• Post Traumatic Stress Disorder (PTSD)

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    What is PTSD?

    Many people think of war and natural disasters when they think of PTSD. While these experiences can result in PTSD, PTSD is not limited to these experiences.

    PTSD is a mental health condition that can happen when a person is exposed to actual or threatened death, serious injury, or sexual violation by either:

    • Directly experiencing the traumatic event(s):
    •  Eg.Victim of a sexual or physical assault, experiencing bullying, becoming seriously ill

    • Witnessing, in person, the traumatic event(s) as they occurred to others:
    •  Eg. Witnessing a motor vehicle accident or an assault

    • Learning that the traumatic event(s) occurred to a close family member or a close friend:
    •  Eg. Losing a loved one to Covid-19

    • Experiencing repeated or extreme exposure to aversive details of the traumatic event(s):
    •  Eg. Working as a first responder or a caregiver to someone who has experienced trauma.

    Avoidance Symptoms

    People who experience PTSD try to protect themselves through avoidance.

    Avoidance of people, places, images, sounds, smells, tastes, and situations that remind you of the event

    Avoidance of emotions and memories associated with the event

    Substance use, self-harm, difficulty falling asleep, preoccupation with work, social withdrawal and feeling numb are all signs of avoidance

    Dissociation can also happen – this is becoming lost in an event or losing the sense of present time.

    Re-experiencing Symptoms

    Unexpected and intrusive memories of the trauma may appear as images, sounds, nightmares or flashbacks.

    These can be triggered by the environment or when the mind is not preoccupied with other matters (eg. memories come racing when you lay down to sleep, finish work for the day, or are alone)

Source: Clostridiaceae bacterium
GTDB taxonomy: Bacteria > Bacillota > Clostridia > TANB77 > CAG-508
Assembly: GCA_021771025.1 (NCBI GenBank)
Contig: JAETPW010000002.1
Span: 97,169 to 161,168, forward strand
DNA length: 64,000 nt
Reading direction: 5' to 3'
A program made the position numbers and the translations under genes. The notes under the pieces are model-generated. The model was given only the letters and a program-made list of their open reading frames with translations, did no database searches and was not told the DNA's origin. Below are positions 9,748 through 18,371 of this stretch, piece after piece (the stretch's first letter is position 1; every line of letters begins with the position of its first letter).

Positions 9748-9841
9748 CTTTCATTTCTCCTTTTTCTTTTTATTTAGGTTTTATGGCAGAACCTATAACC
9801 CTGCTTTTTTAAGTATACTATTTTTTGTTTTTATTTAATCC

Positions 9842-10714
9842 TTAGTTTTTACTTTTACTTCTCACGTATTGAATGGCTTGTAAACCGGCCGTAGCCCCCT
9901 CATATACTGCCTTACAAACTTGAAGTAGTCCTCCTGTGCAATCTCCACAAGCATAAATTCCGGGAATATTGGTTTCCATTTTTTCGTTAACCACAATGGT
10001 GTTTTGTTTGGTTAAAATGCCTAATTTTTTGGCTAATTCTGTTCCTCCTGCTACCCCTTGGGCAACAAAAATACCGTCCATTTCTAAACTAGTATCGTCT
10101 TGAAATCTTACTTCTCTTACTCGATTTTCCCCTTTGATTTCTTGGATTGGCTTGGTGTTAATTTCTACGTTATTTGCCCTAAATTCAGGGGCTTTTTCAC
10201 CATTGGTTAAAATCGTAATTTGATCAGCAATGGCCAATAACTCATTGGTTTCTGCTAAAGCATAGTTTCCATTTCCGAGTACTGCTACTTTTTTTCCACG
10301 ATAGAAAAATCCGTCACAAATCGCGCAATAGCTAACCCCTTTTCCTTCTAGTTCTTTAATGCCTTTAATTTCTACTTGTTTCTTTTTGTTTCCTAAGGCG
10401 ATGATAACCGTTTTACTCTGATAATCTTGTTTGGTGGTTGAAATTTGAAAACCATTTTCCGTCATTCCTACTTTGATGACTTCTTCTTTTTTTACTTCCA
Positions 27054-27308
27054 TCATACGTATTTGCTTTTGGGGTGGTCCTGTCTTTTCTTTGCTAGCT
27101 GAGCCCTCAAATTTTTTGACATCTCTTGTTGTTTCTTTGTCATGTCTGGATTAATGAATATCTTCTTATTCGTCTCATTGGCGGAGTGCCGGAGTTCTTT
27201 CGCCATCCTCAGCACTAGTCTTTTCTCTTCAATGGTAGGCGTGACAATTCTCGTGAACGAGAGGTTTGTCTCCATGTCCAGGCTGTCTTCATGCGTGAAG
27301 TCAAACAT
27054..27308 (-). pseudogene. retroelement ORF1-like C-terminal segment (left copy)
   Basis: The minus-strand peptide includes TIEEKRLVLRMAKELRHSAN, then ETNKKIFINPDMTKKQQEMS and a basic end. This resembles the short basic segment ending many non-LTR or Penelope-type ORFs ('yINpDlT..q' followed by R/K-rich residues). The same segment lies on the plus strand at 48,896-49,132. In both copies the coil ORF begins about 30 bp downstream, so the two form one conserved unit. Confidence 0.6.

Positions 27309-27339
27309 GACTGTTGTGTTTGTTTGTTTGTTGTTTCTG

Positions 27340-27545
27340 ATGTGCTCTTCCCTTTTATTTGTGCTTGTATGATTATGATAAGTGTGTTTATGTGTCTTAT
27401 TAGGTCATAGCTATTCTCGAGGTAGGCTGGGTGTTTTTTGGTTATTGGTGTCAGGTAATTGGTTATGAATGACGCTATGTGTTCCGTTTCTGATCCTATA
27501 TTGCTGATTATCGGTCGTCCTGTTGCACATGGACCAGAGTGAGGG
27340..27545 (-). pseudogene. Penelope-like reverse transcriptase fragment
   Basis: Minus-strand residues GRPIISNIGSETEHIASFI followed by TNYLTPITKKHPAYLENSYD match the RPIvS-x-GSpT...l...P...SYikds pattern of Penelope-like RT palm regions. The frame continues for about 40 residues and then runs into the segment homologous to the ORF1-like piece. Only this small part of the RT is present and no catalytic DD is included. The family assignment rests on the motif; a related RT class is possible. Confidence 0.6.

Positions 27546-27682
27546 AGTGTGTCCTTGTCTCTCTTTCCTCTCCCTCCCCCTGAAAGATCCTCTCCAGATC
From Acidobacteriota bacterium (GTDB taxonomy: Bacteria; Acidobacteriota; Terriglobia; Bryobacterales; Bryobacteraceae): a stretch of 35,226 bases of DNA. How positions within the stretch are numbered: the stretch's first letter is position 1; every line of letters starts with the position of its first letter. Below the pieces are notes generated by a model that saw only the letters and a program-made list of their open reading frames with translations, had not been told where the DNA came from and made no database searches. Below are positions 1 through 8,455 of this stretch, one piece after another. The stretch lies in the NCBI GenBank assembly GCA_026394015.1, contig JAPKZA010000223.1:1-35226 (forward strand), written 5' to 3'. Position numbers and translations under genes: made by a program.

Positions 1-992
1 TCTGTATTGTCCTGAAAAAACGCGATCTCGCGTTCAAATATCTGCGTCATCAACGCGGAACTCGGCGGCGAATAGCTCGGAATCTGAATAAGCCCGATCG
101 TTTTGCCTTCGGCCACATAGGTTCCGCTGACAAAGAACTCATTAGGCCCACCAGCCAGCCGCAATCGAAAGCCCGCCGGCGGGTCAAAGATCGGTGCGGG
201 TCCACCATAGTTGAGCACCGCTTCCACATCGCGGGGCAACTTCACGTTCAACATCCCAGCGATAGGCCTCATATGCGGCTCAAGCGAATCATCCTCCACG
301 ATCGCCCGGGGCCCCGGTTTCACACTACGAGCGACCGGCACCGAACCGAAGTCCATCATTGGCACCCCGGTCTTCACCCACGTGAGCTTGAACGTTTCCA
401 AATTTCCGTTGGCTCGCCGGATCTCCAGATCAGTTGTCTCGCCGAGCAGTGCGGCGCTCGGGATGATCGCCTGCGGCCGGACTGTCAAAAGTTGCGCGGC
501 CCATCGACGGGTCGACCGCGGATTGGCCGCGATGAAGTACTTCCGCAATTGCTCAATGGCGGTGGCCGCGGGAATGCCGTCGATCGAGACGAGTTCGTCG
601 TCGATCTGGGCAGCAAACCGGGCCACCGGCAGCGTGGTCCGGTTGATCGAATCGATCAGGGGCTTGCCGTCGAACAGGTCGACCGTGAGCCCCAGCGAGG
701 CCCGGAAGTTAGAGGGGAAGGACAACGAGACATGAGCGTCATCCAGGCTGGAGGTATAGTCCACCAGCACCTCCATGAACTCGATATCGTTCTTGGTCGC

Changes in Arousal and Reactivity

    Hypervigilance – keeping your guard up, feeling on alert

    Exaggerated startle response – jumpy, easily startled

    Problems concentrating

    Difficulty staying or falling asleep

    Feeling easily irritated, losing your temper

    Reckless or self-destructive behaviour such as self-harm, driving erratically or too fast, driving a motorcycle without a helmet, risky sexual behaviour, or other risk-taking behaviours

    Changes in Thinking and/or Mood

    PTSD can lead you to:

    Believe that you are bad, that others can’t be trusted, and that the world is dangerous

    Blame yourself or others for the traumatic event and what you should or could have done differently

    Sense that you don’t fit in or that you’re cut off from others, even when you’re with them

    Feel afraid, angry, guilty, and/or ashamed

    Have a hard time feeling joy, happiness, and love

    Lose interest in the things that were once important to you

    What are the Symptoms of PTSD?

    PTSD symptoms can be divided into four categories: avoidance symptoms, re-experiencing symptoms, changes in arousal and reactivity, and changes in thinking and/or mood.

    Many of these symptoms are a natural response to trauma. If they are persistent, last for more than a month, and impair various areas of your life, it’s possible that you’re experiencing PTSD.

    Not everyone experiences all of these symptoms and some people find some symptoms more distressing then others. At your first appointment, we’ll review your symptoms to see how the trauma has affected your life. Then we’ll develop a plan to target these areas specifically.

    How is PTSD Treated?

    The reason I love working with PTSD is because it is a highly treatable condition! Much research has been done to find out what therapies are most effective at helping you process and heal from trauma. When research supports the effects of a therapy, it is called evidence-based.

    At New Moon Psychotherapy we only offer evidence-based therapies to help you feel better. The two evidence-based therapies we offer are Cognitive Processing Therapy (CPT) and Prolonged Exposure (PE) to treat PTSD.

    I know it doesn’t feel that way now but it IS possible to feel better.